My vocation means looking after my friends. Not to be a fair weather friend, but to be there through thick and thin. My vocation means that of course I want my friends to come closer to God, because I believe that fulfilment comes through loving Him. But this does not mean that I would pressure them into it. My boyfriend is not a Catholic. I would love him to share my faith, but faith is a gift –it cannot be forced on someone. I love him just the same.

My vocation means trying to build a deeper relationship with God, through daily Mass, prayer and sacrifice. People get a bit worried about the sacrifice bit. But really, we all make sacrifices for the people we love. You don't know that someone loves you until they give you their last rolo. And we make so many sacrifices for much less important reasons- stilettos, leg waxing, nails so long that you're almost disabled (vanity, vanity). What is forgoing salt or getting up on time for love of God compared to blisters from too-tight shoes?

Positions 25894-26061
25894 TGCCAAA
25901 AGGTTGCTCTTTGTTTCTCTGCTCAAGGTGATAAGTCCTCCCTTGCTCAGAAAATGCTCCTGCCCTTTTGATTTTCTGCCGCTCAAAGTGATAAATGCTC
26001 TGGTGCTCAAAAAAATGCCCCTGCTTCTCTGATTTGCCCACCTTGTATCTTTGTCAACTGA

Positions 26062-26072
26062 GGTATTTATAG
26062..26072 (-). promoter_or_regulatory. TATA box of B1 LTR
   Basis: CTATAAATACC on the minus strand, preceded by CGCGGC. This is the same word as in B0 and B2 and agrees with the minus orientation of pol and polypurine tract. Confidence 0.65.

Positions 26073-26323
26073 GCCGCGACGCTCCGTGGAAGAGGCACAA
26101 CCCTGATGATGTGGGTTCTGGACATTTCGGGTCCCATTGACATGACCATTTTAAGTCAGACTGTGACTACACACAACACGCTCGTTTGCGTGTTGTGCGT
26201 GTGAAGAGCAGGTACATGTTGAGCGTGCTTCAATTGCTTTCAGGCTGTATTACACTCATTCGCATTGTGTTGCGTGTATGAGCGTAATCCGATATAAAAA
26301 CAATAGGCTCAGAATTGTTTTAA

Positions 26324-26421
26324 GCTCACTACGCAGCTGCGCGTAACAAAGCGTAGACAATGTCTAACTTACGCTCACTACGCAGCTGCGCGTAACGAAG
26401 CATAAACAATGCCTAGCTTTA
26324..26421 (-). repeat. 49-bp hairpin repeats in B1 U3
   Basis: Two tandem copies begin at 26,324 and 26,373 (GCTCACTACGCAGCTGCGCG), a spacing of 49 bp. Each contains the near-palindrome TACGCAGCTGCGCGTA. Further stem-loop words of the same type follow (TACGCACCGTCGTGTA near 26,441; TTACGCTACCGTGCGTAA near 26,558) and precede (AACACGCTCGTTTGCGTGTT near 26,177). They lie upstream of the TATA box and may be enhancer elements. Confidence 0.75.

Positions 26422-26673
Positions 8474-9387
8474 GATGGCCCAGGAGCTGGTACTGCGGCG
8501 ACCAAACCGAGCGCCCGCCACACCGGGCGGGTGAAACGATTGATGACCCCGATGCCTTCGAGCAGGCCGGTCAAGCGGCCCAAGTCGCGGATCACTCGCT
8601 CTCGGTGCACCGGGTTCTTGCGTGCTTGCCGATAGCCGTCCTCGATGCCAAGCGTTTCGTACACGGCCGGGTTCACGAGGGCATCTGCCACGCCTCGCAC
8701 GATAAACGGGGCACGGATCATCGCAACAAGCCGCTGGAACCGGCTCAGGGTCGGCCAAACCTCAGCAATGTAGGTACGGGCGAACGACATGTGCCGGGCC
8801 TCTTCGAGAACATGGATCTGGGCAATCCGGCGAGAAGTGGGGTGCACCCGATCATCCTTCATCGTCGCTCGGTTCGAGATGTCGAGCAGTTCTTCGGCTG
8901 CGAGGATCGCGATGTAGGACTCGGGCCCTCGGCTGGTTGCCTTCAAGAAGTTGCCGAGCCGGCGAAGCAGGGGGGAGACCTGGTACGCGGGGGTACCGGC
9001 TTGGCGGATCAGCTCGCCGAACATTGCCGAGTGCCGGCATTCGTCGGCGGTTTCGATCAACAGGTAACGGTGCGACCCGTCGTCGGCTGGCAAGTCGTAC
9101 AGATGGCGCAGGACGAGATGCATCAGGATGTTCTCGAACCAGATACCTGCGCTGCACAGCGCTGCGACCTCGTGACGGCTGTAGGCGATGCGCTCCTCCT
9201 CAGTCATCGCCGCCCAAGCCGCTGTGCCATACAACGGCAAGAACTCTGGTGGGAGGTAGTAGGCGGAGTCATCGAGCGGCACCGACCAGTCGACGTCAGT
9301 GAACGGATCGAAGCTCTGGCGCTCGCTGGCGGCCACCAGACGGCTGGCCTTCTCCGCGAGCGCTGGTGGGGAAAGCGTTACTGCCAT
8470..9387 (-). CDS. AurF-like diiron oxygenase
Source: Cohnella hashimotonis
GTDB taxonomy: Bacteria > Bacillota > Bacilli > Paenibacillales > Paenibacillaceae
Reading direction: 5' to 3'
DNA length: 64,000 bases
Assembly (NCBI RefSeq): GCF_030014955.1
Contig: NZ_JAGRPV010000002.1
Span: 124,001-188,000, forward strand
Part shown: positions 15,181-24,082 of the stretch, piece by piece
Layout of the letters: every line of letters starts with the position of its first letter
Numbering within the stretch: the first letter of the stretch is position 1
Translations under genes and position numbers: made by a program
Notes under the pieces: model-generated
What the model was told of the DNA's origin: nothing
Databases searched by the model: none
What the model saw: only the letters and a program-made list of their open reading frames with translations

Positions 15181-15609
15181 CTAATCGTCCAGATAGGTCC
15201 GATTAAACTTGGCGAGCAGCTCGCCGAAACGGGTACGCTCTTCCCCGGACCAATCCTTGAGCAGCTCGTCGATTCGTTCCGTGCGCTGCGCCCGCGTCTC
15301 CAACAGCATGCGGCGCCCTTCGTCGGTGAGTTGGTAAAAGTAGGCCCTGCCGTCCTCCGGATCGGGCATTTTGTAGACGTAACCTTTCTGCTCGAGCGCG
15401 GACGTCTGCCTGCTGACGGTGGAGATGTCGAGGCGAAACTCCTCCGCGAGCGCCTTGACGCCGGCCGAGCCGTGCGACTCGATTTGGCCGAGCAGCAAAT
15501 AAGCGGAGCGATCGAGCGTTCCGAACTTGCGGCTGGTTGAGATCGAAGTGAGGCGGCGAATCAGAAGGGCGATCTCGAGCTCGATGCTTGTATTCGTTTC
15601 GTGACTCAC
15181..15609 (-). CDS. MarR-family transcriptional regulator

I chose to join Opus Dei. No one even suggested it to me before I said that I wanted to. And ever since I have been a firm believer in St Augustine's "our hearts our restless until they rest in You alone, O Lord". Accepting my vocation, which crept up on me and was never in my life-plan as a teenager, has given me a great peace. I couldn't have said no, not because anyone forced me, but because saying no to God, when he has called you, does not make one happy. Trust me - as a nineteen year old it wasn't what I had thought I wanted - but I was also quite sure it was the right thing to do. I'd be lying if I told you it was always easy - as I said before, I'm not superhuman - but it is always worth it.

Olivia Darby joined Opus Dei at age 19. She is now 23 years old and works for an educational charity helps disadvantaged children in London.
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As long as Jeremy Corbyn's Labour opponents are divided, he will rule

The leader's foes have yet to agree on when and how a challenge should take place.

Labour MPs began plotting to remove Jeremy Corbyn as leader before he even held the position. They have not stopped since. From the outset, most regarded him as electorally and morally defective. Nothing has caused them to relinquish this view.

A week before the first major elections of this parliament, Labour found itself conducting a debate normally confined to far-right internet forums: was Hitler a Zionist? For some MPs, the distress lay in how unsurprised they were by all this. Since Corbyn’s election last September, the party has become a mainstream venue for hitherto fringe discussions.